Conference Paper

# Providing secrecy with lattice codes

Electr. Eng. Dept., Pennsylvania State Univ., University Park, PA

DOI: 10.1109/ALLERTON.2008.4797696 Conference: Communication, Control, and Computing, 2008 46th Annual Allerton Conference on Source: IEEE Xplore

- [Show abstract] [Hide abstract]

**ABSTRACT:**Bidirectional relaying, where a relay helps two user nodes to exchange messages has been an active area of recent research. In the compute-and-forward strategy for bidirectional relaying, the relay computes a function of the two messages using the naturally-occurring sum of symbols simultaneously transmitted by user nodes in a Gaussian Multiple Access Channel (MAC), and the computed function value is forwarded to the user nodes in an ensuing broadcast phase. In this work, we consider the Gaussian MAC in bidirectional relaying with the messages taking values in a finite Abelian group and the relay computing the sum within the group under an additional secrecy constraint for protection against a honest but curious relay. The secrecy constraint is that, while the relay should decode the group sum, the individual message of each user should be perfectly secure from the relay. We exploit the symbol addition that occurs in a Gaussian MAC to design explicit modulations at the user nodes that achieve independence between the received symbols at the relay and each of the two individual transmitted messages under an average transmit power constraint. We provide a lattice coding strategy for reliable computation of the group sum at the relay with perfect secrecy, and study rate versus average power trade-offs in the large-dimension regime. Our results for secure compute-and-forward are significant because we achieve perfect security with finite average transmit power, and this has been done using a novel approach involving Fourier-analytic tools.06/2012; - [Show abstract] [Hide abstract]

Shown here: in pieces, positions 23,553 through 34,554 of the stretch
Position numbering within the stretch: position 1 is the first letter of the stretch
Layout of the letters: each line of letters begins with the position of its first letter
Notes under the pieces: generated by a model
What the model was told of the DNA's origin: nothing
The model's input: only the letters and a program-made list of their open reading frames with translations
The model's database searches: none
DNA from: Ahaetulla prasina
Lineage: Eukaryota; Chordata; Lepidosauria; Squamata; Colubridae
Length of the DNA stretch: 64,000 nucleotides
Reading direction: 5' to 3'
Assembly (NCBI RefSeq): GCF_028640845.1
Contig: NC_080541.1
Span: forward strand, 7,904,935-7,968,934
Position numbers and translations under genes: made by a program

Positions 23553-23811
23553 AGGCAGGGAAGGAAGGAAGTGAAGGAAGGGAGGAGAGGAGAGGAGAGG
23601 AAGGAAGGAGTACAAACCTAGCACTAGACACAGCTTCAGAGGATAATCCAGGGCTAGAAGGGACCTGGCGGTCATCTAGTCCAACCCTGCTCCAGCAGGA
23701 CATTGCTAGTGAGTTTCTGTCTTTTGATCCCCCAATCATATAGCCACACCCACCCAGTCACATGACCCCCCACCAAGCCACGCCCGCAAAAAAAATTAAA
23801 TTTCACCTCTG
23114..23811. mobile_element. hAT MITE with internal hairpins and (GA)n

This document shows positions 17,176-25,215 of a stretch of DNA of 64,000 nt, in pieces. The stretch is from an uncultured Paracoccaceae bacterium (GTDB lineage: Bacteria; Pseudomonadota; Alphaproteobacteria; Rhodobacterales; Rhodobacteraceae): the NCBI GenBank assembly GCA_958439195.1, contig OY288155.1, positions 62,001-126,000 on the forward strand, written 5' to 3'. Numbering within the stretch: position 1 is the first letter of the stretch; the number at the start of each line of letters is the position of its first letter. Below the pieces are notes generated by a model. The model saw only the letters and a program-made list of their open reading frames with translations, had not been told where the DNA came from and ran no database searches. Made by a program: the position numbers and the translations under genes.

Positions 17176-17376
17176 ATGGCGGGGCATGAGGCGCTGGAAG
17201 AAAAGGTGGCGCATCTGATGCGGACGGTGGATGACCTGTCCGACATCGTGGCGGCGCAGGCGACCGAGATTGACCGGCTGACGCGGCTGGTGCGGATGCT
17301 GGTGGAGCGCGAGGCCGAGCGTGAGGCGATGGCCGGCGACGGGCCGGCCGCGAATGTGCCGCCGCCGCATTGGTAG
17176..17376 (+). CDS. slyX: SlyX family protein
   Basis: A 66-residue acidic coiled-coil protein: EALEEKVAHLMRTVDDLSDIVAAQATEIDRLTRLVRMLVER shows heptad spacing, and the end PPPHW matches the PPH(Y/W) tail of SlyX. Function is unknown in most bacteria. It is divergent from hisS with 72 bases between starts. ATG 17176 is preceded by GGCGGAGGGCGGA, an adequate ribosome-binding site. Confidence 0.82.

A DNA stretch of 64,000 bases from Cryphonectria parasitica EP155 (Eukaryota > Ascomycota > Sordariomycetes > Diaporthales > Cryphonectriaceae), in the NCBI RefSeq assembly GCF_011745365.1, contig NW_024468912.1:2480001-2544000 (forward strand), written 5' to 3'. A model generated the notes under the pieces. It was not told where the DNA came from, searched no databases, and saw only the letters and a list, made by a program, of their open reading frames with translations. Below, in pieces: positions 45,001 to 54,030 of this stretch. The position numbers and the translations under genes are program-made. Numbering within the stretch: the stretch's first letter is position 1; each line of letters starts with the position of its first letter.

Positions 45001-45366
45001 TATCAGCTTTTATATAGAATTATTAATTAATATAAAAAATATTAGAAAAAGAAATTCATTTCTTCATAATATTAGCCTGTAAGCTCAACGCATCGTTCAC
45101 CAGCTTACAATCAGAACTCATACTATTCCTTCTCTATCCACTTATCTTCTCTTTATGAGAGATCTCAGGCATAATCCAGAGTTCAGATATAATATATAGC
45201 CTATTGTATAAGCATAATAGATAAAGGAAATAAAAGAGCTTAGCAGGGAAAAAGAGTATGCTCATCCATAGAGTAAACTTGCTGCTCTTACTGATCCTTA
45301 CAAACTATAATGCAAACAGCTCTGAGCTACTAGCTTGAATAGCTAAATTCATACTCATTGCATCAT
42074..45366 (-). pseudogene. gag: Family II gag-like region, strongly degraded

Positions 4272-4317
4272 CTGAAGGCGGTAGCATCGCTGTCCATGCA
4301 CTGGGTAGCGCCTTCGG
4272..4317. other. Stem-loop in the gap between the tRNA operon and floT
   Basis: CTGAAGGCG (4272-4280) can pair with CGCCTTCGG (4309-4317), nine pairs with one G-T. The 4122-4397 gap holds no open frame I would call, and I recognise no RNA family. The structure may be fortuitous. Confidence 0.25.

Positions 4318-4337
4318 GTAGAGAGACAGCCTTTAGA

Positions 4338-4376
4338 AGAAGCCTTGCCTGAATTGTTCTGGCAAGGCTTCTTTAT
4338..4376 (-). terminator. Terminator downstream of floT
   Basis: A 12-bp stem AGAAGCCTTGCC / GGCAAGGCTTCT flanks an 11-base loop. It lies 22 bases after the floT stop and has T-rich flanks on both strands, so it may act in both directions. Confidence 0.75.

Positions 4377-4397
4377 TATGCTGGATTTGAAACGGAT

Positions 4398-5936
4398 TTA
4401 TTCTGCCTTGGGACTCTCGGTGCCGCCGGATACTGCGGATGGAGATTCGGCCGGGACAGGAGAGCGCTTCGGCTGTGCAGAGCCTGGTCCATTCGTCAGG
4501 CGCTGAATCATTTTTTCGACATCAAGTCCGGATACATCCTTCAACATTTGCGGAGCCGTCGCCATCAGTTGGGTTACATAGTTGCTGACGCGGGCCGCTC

**ABSTRACT:**In this paper, we propose opportunistic jammer selection in a wireless security system for increasing the secure degrees of freedom (DoF) between a transmitter and a legitimate receiver (say, Alice and Bob). There is a jammer group consisting of $S$ jammers among which Bob selects $K$ jammers. The selected jammers transmit independent and identically distributed Gaussian signals to hinder the eavesdropper (Eve). Since the channels of Bob and Eve are independent, we can select the jammers whose jamming channels are aligned at Bob, but not at Eve. As a result, Eve cannot obtain any DoF unless it has more than $KN_{j}$ receive antennas, where $N_{j}$ is the number of each jammer's transmit antenna, and hence $KN_{j}$ can be regarded as defensible dimensions against Eve. For the jamming signal alignment at Bob, we propose two opportunistic jammer selection schemes and find the scaling law of the required number of jammers for target secure DoF by a geometrical interpretation of the received signals.IEEE Transactions on Signal Processing 02/2014; 62(4):828-839. · 3.20 Impact Factor -
##### Conference Paper: The Gaussian many-to-one interference channel with confidential messages

[Show abstract] [Hide abstract]

**ABSTRACT:**We investigate the K-user many-to-one interference channel with confidential messages in which the Kth user experiences interference from all other K - 1 users, and is at the same time treated as an eavesdropper to all the messages of these users. We derive achievable rates and an upper bound on the sum rate for this channel and show that the gap between the achievable sum rate and its upper bound is log<sub>2</sub>(K - 1) bits per channel use under very strong interference, when the interfering users have equal power constraints and interfering link channel gains. The main contributions of this work are: (i) nested lattice codes are shown to provide secrecy when interference is present, (ii) a secrecy sum rate upper bound is found for strong interference regime and (iii) it is proved that under very strong interference and a symmetric setting, the gap between the achievable sum rate and the upper bound is constant with respect to transmission powers.Information Theory, 2009. ISIT 2009. IEEE International Symposium on; 08/2009

Data provided are for informational purposes only. Although carefully collected, accuracy cannot be guaranteed. The impact factor represents a rough estimation of the journal's impact factor and does not reflect the actual current impact factor. Publisher conditions are provided by RoMEO. Differing provisions from the publisher's actual policy or licence agreement may be applicable.